Antarctica Cruises

Aboard an Antarctica cruise, discover a glacial world of glistening icebergs and frosty mountain peaks. Cruise to Antarctica and await the arrival of barren snow-covered landscapes – broken up by bitterly cold polar seas inhabited by blubbery seals, majestic whales, exquisite birds and shuffling penguins. Located at the South Pole in the Earth’s southern hemisphere, 98 percent of Antarctica is covered by the Antarctic ice sheet, which in turn holds a staggering 61 per cent of the world’s freshwater. Clusters of Antarctic and subantarctic islands surround this icy landmass and eight different countries lay claim to territories in this region: Argentina, Australia, Chile, France, New Zealand, Norway and the United Kingdom. The undulating Transantarctic Mountains crawl through the middle of the continent between the Ross Sea and the Weddle Sea and hundreds of subglacial volcanoes lurk underneath the region’s ice sheets. Below the Antarctic Peninsula in West Antarctica, the extraordinary Marie Byrd Land is blanketed in volcanic rock and is the only territory not yet claimed by a sovereign state.

Why cruise Antarctica

The only way to truly discover this unimaginable destination is to book a cruise to Antarctica. The continent is surrounded by sea, providing Antarctic cruise ships with the perfect means to call at all of the spectacular attractions on offer. As well as Ushuaia Antarctic cruises in Argentina, the majority of cruise ship itineraries take in the city of Punta Arenas in Chile – offering passengers a glimpse of the heel of South America before heading South.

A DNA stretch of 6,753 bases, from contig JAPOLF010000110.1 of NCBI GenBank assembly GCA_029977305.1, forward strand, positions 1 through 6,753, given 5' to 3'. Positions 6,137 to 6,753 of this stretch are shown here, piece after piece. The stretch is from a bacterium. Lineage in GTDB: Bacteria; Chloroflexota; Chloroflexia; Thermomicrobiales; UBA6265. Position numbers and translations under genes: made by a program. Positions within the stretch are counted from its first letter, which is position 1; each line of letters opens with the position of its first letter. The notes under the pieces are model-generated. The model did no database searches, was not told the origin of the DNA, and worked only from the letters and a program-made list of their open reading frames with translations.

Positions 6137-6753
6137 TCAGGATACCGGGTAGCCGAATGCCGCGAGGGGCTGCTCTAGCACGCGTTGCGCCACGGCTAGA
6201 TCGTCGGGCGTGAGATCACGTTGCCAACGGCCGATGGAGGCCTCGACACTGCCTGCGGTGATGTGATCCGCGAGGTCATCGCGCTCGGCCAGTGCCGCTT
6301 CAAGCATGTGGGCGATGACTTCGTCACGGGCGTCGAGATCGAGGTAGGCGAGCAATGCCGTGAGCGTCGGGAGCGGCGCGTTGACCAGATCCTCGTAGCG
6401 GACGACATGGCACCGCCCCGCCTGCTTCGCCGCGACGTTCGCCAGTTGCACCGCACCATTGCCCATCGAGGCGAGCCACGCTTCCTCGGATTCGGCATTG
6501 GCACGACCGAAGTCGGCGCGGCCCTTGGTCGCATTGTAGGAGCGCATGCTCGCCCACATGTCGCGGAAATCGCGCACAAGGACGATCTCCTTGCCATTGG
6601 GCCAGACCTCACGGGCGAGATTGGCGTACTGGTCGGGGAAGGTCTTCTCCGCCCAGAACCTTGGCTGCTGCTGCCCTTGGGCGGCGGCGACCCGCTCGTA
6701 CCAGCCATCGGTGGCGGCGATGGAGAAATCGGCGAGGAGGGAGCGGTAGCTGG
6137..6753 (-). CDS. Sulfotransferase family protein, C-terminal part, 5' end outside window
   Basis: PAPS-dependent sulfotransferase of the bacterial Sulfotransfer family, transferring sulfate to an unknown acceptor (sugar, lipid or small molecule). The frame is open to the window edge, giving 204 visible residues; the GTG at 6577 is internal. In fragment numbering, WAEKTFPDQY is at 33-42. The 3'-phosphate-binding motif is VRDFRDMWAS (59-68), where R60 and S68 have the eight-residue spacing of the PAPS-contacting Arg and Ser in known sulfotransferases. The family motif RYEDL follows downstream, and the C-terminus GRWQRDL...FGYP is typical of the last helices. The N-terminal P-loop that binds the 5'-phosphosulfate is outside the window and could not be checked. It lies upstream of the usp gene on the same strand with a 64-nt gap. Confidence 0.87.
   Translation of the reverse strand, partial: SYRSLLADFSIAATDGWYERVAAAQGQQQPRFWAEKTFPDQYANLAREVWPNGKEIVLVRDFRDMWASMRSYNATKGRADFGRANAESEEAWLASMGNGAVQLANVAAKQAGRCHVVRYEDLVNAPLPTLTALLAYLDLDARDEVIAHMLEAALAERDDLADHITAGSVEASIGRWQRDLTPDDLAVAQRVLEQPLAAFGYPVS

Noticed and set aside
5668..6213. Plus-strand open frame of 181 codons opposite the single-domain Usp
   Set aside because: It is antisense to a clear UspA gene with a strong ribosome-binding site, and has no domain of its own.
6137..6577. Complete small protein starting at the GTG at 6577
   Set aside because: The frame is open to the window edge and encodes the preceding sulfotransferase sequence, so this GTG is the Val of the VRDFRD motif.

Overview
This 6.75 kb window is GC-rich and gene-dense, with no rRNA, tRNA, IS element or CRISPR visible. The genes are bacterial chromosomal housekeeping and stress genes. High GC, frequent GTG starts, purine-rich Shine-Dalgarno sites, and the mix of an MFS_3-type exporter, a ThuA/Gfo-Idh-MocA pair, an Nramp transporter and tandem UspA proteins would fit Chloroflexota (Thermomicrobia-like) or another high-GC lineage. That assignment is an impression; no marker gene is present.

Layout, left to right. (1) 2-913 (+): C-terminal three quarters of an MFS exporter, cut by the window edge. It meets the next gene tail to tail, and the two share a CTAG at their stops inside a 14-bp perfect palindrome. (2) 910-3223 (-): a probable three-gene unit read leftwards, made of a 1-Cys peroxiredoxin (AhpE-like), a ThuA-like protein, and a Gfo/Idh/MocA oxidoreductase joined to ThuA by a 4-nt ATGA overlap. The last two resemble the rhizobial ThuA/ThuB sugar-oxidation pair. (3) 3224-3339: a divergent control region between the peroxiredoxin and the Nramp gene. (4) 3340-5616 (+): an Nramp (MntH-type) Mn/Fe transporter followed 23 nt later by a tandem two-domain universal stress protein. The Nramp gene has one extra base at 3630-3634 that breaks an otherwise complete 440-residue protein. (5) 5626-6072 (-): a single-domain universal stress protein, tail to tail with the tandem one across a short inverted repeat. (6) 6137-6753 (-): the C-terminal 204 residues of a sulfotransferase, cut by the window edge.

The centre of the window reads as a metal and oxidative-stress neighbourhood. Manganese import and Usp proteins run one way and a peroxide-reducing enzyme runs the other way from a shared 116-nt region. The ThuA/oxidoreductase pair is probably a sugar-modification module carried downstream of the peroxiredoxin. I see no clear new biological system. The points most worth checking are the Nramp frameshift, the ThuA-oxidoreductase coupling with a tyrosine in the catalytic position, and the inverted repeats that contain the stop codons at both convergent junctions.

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Which cruise lines sail to Antarctica?

On an Antarctic cruise, a vast number of cruise companies including Celebrity Cruises, Silversea, Norwegian Cruise Line, Iglu Cruise, Seabourn, Quark, Ponant and Princess Cruises, curate fantastic itineraries that sail via Chile’s Cape Horn and Britain’s Falkland Islands down to South Georgia Island and the Antarctic Shetland Islands. Aboard your desired Antarctic cruise company, glide past towering ice shelves and desert-like islands at the Earth’s southernmost point on a range of classic, small ship and luxury Antarctica cruises.

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What to expect from an Antarctica cruise

On your Antarctica cruise search, this enchanting continent won’t disappoint; as one of the most remote places on Earth with frosty temperatures and unforgiving terrain, these are some of its biggest draws – making cruising around Antarctica the ultimate memorable experience. For cruisers who feel they have spent enough time lounging in the sun or exploring chaotic cityscapes, Antarctica cruises present their own unique adventures, challenging visitors to discover this destination's magnificent natural landscapes.

To ensure the best Antarctica cruise, ship passengers are introduced to the continent gently, experiencing a gradual drop in temperature as they depart such cruise ports as Ushuaia in Argentina, and venture down the infamous Drake Passage. For the expedition of a lifetime, get ready to pack for a cruise to Antarctica and lose yourself completely in the epic chilly wilderness on an Antarctica cruise.

Antarctica cruises: Top cruising countries in Antarctica